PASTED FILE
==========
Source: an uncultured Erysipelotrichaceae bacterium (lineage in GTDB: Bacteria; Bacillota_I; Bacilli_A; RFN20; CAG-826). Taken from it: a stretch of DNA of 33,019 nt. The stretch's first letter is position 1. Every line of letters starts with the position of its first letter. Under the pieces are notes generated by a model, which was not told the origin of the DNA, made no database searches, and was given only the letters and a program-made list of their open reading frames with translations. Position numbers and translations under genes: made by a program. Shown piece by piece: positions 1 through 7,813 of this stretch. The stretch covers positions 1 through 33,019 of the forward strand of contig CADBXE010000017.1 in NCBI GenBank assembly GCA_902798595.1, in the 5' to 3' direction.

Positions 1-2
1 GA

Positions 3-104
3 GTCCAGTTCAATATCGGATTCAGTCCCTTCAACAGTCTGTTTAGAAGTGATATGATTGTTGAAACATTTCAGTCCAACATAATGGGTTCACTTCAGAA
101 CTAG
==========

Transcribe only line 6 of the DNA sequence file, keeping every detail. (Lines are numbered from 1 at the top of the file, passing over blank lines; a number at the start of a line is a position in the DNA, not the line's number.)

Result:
101 CTAG